We are uniquely privileged to assist a wide range of clients working to authentically restore their period homes in historic neighborhoods across the US. Preserving the integrity of these properties, both inside and out, acknowledges their value as inspiring examples of enduring craftsmanship in the architectural design and building trades of our forebears.
In the process of this work, our clients share their stories about their home; we get to know the community, the history, and the values shared by the homeowners in their particular neighborhood. The relationships we develop with our clients over the course of designing their tile projects imbues our work with a sense of purpose and gratitude.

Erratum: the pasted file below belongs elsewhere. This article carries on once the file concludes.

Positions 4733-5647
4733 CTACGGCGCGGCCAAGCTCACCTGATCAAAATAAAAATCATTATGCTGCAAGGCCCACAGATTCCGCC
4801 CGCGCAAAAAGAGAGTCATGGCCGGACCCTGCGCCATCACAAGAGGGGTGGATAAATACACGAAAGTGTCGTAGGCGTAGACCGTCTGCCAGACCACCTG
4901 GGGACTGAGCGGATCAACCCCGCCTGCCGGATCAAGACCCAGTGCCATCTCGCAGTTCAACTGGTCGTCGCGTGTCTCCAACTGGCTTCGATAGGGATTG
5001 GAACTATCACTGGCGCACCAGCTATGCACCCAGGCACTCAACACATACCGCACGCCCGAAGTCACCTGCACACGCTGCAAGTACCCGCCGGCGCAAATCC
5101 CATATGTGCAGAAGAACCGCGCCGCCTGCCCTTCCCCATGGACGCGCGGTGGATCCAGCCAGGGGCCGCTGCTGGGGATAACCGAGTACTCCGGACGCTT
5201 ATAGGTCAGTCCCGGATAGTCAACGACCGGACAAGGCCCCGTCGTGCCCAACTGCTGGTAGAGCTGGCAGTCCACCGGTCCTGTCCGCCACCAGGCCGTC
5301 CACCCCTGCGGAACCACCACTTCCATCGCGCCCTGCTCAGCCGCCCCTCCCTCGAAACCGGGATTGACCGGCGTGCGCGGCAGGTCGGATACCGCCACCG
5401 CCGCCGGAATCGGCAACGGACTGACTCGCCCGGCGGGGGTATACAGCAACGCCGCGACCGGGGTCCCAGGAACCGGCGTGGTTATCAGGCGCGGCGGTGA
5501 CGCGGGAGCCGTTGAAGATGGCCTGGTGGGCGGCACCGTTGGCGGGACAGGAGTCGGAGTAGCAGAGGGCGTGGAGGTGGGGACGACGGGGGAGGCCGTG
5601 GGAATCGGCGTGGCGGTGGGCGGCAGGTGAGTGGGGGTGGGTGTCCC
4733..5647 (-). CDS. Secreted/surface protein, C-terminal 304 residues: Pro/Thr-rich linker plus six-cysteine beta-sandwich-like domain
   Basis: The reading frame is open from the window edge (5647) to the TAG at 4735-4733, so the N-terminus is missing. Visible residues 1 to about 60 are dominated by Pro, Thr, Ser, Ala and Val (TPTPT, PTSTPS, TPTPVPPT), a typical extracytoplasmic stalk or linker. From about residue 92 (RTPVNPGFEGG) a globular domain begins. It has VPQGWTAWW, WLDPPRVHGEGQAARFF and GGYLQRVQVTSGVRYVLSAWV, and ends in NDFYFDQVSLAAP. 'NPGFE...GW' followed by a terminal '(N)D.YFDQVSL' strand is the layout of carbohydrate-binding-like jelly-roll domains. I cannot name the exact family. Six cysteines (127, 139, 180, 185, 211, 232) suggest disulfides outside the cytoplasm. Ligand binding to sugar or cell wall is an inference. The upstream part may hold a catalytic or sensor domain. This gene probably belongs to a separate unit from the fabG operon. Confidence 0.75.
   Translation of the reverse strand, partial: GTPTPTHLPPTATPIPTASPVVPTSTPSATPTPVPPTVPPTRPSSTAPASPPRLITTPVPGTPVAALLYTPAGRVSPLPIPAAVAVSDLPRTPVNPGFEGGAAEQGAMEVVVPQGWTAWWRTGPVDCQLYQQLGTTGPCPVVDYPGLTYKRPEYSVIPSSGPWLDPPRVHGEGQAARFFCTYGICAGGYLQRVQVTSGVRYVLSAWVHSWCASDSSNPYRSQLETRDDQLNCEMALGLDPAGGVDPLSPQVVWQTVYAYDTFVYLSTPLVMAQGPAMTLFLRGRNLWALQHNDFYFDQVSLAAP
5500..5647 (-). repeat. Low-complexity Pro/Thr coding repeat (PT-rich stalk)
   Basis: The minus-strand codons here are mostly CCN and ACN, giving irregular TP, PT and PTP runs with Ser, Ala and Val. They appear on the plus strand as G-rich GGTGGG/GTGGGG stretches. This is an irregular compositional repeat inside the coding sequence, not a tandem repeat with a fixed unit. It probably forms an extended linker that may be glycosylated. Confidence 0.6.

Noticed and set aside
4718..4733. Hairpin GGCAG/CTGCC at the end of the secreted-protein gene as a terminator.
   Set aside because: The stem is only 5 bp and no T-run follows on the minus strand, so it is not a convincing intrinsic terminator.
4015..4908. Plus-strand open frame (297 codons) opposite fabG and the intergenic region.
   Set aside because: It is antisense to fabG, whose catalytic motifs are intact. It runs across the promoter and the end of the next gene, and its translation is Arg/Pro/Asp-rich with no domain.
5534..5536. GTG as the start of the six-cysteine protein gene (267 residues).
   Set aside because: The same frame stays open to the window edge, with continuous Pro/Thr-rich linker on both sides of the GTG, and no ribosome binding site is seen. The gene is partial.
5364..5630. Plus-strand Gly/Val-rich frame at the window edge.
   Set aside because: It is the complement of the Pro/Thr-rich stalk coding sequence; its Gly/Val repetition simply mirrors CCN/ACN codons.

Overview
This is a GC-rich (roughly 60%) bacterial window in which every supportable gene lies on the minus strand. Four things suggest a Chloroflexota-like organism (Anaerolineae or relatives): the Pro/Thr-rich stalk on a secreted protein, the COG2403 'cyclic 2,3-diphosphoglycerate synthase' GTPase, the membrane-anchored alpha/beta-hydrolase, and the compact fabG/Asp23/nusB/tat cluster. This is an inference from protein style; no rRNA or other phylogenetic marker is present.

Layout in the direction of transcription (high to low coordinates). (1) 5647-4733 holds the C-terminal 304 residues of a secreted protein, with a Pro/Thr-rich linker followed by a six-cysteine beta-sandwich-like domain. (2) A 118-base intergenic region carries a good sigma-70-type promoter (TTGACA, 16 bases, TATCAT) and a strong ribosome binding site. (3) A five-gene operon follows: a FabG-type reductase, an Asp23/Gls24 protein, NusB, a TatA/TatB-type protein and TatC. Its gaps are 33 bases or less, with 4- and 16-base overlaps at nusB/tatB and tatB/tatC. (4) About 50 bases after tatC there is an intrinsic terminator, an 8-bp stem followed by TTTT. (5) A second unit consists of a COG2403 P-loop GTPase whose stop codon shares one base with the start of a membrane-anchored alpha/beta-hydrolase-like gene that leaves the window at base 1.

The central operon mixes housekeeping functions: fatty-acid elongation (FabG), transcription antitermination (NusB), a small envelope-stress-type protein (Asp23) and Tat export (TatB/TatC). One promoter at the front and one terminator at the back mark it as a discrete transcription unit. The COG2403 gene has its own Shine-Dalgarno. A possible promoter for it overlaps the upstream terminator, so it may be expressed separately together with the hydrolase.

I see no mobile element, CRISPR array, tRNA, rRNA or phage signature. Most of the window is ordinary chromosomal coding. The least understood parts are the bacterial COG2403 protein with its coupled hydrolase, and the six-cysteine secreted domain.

We recently had the chance to work on a historic landmark in our own neighborhood—the Bradley House, designed by renowned architects Louis Sullivan and George Elmslie, creating an exceptional opportunity to share an intimate, firsthand experience as we document this tile restoration over the next few weeks with our extended community of preservation enthusiasts.
The Bradley House is located in the University Heights neighborhood of Madison in Frank Lloyd Wright’s home state of Wisconsin. Louis Sullivan’s relationship with Wright, as his first employer and mentor, was both profound and complex.
This first professional experience gave the younger architect the direction necessary to follow in the footsteps of an architectural master, while still allowing him to find his own path. While in Wright's employment, working on Sullivan's own side projects lead to the ambitious architect’s subsequent dismissal—opening a whole new chapter in his career.